``The stars are lining up at this point,'' said Rod Stevenson, area technology development manager with Monsanto Co., which develops and sells seed corn. ``With the potential of five or six ethanol plants coming on in Michigan and heavy uses of biofuels across the country ... corn will be the crop to produce in 2007,'' he said.

``It's generated a huge demand for corn production that we haven't seen in agriculture -- ever.''

Wylie said the state's ethanol plants, including those in planning or under construction, have the capacity to process 242 million bushels of corn -- 84 percent of the state's current crop.

That kind of demand has farmers scurrying to meet it, looking for more land to plant to corn on and considering replacing other crops, such as hay, wheat or soybeans, with more corn.

Iran’s nuclear drive linked to looming oil crisis: US study

Iran's nuclear ambitions are motivated not just by a desire for regional supremacy but by a potentially devastating crisis in its oil industry, a US researcher said in a report made public yesterday.

Iran's image is of a muscular oil producer with plentiful reserves, but in fact it could soon face its own energy crunch owing to failing infrastructure and lack of investments, Roger Stern at Johns Hopkins University said.

Push on to cut barriers between provinces

One of Canada's biggest challenges on the trade front will have nothing to do with a foreign country, but everything to do with the 10 provinces that make up the Confederation.

Interprovincial trade -- and a push for freer trade of goods and services -- has become a cornerstone of the federal Conservative government's economic agenda. The International Monetary Fund has weighed in, saying in a recent report that stripping down inter provincial trade barriers should be a "priority" item for the federal government if Canada is to record healthy economic growth.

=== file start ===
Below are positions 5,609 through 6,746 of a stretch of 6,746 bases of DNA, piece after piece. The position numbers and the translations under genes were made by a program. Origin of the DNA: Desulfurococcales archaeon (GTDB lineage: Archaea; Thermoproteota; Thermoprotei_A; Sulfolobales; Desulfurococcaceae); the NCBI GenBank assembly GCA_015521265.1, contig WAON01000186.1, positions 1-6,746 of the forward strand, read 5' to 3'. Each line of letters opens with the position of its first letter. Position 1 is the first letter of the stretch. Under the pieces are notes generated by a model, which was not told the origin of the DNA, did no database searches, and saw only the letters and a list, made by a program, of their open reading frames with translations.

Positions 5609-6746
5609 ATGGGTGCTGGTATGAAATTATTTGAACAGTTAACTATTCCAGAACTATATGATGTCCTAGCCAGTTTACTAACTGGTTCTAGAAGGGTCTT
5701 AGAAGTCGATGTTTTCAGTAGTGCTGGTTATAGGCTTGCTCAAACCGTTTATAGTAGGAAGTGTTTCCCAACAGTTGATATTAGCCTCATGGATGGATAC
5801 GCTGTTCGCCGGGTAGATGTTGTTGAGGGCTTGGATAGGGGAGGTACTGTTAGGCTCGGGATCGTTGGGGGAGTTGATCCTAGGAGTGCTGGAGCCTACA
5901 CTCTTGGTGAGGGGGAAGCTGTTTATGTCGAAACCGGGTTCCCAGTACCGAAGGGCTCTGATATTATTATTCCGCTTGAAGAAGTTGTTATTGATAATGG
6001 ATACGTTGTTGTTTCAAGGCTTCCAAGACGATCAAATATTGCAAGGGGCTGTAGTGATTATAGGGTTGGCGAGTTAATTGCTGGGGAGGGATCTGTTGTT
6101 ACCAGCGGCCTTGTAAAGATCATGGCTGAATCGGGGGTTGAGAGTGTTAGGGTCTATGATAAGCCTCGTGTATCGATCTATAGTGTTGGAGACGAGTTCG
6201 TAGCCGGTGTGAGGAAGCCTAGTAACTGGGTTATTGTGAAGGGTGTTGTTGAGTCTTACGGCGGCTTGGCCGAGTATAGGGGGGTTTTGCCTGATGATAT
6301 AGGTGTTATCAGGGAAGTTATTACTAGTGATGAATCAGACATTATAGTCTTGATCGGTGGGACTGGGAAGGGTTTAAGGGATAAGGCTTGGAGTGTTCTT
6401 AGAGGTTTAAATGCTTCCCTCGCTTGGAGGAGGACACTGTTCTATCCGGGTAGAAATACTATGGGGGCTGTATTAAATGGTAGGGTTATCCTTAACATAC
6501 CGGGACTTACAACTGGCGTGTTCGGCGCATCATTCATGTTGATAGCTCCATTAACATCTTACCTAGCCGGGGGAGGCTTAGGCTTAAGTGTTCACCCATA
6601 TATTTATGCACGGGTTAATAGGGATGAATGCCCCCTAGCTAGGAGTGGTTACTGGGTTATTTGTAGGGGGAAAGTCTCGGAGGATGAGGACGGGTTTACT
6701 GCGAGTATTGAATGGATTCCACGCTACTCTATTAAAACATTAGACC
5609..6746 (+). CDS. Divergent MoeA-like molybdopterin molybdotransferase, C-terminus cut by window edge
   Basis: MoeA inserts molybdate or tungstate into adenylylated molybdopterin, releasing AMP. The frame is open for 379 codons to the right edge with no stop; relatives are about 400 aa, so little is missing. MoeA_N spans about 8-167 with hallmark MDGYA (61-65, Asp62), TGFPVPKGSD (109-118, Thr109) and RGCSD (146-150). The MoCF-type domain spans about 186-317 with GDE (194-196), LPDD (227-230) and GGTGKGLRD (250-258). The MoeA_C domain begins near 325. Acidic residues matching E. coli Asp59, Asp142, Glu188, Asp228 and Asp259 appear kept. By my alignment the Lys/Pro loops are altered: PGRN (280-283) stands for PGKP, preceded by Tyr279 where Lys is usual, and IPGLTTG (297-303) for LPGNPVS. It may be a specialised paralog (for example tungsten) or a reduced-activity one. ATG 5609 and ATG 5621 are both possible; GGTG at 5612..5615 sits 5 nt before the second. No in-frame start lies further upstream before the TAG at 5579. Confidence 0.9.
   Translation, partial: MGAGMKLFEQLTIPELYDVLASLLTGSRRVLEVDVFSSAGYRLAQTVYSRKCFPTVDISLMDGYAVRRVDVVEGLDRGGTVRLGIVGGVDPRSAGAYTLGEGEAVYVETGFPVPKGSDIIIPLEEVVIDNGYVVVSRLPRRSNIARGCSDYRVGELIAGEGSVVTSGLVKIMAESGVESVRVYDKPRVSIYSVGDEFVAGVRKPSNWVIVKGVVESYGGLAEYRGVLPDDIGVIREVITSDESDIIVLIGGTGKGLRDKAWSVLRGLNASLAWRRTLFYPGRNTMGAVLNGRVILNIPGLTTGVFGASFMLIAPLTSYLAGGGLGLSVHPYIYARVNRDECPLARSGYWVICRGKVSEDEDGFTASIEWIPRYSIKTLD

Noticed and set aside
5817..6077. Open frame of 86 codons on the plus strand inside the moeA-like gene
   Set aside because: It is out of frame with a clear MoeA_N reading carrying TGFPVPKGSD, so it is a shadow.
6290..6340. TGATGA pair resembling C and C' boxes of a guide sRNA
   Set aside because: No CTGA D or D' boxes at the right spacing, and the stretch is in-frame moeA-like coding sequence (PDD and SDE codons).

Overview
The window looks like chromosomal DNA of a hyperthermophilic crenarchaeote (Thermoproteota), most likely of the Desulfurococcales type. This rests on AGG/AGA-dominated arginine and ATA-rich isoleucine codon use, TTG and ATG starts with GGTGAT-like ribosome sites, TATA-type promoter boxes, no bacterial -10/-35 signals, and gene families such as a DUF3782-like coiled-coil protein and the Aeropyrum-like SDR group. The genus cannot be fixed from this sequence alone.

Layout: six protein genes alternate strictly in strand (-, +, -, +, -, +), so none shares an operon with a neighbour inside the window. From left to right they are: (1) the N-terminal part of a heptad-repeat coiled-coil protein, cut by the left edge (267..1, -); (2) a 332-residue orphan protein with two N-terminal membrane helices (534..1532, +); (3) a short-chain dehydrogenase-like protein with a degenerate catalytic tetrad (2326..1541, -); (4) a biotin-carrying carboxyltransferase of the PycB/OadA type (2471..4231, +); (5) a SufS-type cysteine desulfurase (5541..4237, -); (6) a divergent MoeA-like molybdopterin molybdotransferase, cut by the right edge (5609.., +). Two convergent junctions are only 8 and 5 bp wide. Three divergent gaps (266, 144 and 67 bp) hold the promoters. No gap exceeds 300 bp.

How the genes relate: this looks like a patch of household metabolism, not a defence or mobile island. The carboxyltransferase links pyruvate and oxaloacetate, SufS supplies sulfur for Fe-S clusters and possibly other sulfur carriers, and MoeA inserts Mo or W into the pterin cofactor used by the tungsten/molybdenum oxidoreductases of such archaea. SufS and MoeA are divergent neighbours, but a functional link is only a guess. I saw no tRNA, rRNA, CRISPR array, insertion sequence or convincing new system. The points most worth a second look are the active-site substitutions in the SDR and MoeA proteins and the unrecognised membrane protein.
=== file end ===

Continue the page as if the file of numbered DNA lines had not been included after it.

Finance Minister Jim Flaherty has spoken of the importance of reducing trade barriers among the provinces. Helping Mr. Flaherty's cause are the governments of Alberta and British Columbia, which earlier this year signed a historic trade pact. That deal promises to give workers and companies the freedom to move across the border and operate, much like the nations that make up the European Union.

A warning for the services sector

The relentless pressure of globalization that has hammered Canada's manufacturing industry will soon spread to the services side of the Canadian economy, Bank of Canada Governor David Dodge warns. But he thinks Canadian companies are probably flexible enough to handle it.

Federal Subsidies Turn Farms Into Big Business

The very policies touted by Congress as a way to save small family farms are instead helping to accelerate their demise, economists, analysts and farmers say. That's because owners of large farms receive the largest share of government subsidies. They often use the money to acquire more land, pushing aside small and medium-size farms as well as young farmers starting out.

"Historically, when you think of family farms, you think of Mom and Dad and three generations working a small or mid-sized farm. It gives you a warm and fuzzy feeling," said Alex White, a professor of agricultural economics at Virginia Tech. "In the real world, it might be a mid-sized farm. But it also might be a huge farm. It might be a corporation."

Large family farms, defined as those with revenue of more than $250,000, account for nearly 60 percent of all agricultural production but just 7 percent of all farms. They receive more than 54 percent of government subsidies. And their share of federal payments is growing -- more than doubling over the past decade for the biggest farms.

Goldman eyes ports, airports

Goldman Sachs Group Inc. is stepping up its pursuit of ports, airports and regulated utilities around the world after the investment bank raised more than US$6.5-billion for its first infrastructure investment fund.

U.S. housing prices rise at slowest pace in nearly a decade